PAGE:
From a young age many of us have been taught that stretching prior to exercise helps prevent injury. However, with the ongoing debate about whether to stretch statically or dynamically, and before or after running, many runners are not sure on how to choose the best stretching strategy for optimal results and reduced injury.
As physiotherapists we are regularly asked questions such as:
Is it better to stretch before or after running?
Does stretching help reduce injury or pain?
Can stretching improve running performance?
What is the best type of stretching?
It is apparent that stretching still causes plenty of confusion.
Common types of stretching
The most commonly performed techniques can be broken down into static and dynamic stretches.
Static stretches are the type many will be familiar with from childhood sports; passive positions held for a period of time, usually twenty to thirty seconds, aiming to gradually lengthen the muscles. Typical examples are the sit and reach type stretches, such as the hamstring stretch.
Dynamic stretches are a bit more complicated, involving stretching the muscles and joints whilst moving. In dynamic stretching the limbs are purposefully moved into a lengthened position, preferably one that is activity or sports specific. Examples include slow jogging on the spot while bringing the knees up the chest or kicking the heels to the backside, or a slow walking lunge.
Which should I choose and what does the research say?
Recent research suggests that the common practice of static stretching before an athletic performance such as running may not be that useful in reducing overall injury rates. A study appearing in the Scandinavian Journal of Medicine and Science in Sport, which analysed over 100 research papers published between 1966-2010, found that generally, static stretching before activity should be avoided as the only form of warm up. The researchers asserted that static stretching alone directly prior to exercise may have no additional benefit to injury prevention and may actually have a negative effect on maximal muscle strength and explosive performance.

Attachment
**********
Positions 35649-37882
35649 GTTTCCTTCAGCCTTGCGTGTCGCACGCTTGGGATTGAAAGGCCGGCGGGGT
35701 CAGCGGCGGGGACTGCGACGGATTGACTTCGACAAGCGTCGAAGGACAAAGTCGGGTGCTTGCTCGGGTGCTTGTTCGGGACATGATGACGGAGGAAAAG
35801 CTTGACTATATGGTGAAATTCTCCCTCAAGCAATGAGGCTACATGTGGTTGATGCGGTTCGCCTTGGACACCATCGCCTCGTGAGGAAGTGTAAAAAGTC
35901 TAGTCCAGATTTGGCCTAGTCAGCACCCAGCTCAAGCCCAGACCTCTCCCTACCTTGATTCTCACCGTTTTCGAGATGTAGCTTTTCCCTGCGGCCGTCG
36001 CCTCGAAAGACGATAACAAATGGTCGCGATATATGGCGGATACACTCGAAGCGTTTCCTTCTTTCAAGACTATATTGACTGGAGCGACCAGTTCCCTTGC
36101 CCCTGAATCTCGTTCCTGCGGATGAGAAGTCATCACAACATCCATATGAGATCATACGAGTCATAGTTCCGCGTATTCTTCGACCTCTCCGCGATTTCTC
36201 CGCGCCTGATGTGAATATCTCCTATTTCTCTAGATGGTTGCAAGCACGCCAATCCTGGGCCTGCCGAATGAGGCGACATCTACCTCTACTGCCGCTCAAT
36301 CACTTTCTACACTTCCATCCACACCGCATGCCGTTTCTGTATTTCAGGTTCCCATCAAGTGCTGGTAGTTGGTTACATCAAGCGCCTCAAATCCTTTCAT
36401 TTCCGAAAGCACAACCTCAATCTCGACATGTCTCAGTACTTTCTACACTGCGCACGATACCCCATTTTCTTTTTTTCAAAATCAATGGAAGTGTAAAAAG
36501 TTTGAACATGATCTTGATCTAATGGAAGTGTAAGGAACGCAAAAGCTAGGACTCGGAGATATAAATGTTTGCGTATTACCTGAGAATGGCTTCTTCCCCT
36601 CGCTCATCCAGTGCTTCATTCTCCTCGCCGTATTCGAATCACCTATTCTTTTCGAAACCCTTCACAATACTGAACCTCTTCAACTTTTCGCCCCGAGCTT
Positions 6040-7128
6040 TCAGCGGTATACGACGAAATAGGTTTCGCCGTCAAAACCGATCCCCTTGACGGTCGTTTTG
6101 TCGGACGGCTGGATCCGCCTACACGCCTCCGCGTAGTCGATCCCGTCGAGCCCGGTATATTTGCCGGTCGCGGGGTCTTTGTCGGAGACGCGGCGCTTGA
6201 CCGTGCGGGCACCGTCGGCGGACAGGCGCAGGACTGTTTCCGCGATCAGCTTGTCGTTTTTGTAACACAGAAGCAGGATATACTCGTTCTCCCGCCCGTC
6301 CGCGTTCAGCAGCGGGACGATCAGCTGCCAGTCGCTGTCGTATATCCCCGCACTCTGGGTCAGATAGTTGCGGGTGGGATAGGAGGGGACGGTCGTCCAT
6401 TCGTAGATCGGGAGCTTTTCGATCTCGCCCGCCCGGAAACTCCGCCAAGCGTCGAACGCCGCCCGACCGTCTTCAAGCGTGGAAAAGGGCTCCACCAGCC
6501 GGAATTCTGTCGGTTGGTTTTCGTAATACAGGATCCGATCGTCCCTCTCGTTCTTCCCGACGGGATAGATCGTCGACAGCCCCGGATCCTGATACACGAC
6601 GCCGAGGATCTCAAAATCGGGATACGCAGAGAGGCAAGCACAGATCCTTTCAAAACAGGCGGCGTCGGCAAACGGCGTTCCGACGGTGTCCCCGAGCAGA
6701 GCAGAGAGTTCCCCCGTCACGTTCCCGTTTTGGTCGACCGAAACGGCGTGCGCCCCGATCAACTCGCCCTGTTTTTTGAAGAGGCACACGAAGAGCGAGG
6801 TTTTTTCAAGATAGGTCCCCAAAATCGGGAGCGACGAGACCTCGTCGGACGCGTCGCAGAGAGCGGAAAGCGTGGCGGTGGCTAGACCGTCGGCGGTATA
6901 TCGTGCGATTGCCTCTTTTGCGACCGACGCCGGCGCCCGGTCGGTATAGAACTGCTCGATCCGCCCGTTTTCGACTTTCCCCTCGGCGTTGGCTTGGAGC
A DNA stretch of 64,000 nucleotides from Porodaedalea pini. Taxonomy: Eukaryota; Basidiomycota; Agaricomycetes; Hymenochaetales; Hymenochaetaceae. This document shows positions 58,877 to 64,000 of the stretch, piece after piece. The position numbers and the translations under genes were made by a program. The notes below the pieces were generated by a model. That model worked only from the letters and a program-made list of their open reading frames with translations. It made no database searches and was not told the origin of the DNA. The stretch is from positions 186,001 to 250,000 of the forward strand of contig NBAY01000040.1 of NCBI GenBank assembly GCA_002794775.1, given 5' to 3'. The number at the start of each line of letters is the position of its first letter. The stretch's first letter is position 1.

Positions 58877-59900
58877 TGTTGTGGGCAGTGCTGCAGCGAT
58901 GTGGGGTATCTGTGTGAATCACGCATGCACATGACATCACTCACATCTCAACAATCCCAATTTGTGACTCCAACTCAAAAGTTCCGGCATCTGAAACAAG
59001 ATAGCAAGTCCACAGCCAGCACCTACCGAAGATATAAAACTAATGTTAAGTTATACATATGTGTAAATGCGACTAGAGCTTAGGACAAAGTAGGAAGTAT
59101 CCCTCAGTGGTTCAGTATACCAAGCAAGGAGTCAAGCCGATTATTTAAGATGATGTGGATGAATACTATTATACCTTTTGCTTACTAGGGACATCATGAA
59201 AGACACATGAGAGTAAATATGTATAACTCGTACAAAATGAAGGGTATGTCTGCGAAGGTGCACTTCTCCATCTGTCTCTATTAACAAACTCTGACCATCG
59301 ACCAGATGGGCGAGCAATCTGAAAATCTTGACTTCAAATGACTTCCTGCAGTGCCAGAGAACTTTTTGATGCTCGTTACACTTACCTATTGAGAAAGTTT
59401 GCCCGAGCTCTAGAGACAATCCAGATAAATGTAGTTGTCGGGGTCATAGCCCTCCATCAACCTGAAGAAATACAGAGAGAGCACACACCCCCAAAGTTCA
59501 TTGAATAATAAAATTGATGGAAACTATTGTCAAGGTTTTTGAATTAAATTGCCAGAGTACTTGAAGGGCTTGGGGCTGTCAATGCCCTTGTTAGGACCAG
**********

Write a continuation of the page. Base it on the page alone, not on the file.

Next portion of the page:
Though other studies have found that static stretching may have a specific benefit to tendon and muscle injury only which may be of interest to runners, it is apparent that the best approach to take prior to running is an effective warm up session. The warm up session should consist of a combination of low intensity aerobic activity for example a walk or very light jog (even on the spot) followed by dynamic (preferably activity specific) movements/stretching. The warm up is a crucial component of any exercise performance, especially prior to high demand activities such as sprinting and long distance running, and is important in preparing for optimal performance and reduced injury.
As the total investment of time should be similar regardless of whether a person chooses static or dynamic stretching, there are few excuses for missing a proper warm up.
Examples of dynamic stretches for running
Include walking lunges, walking bringing the knees up to chest or kicking heels to the backside and standing high kicks.
What you need to know
• All dynamic movements should be performed slowly and with control through full available range of motion without jerky movements, over-stretching or pain.
• Each movement can be repeated a number of times for thirty seconds to one minute each as a rough guide.
• Individual programs will vary depending upon a person’s requirements, as there are many more different options.
• Please see your physiotherapist to discuss your individual needs if you are unsure
If you are interested in booking an appointment with a local Sports Physiotherapist to discuss stretching techniques that are individual for your running program and distances, please book online here or call your nearest Melbourne Sports Physiotherapy clinic.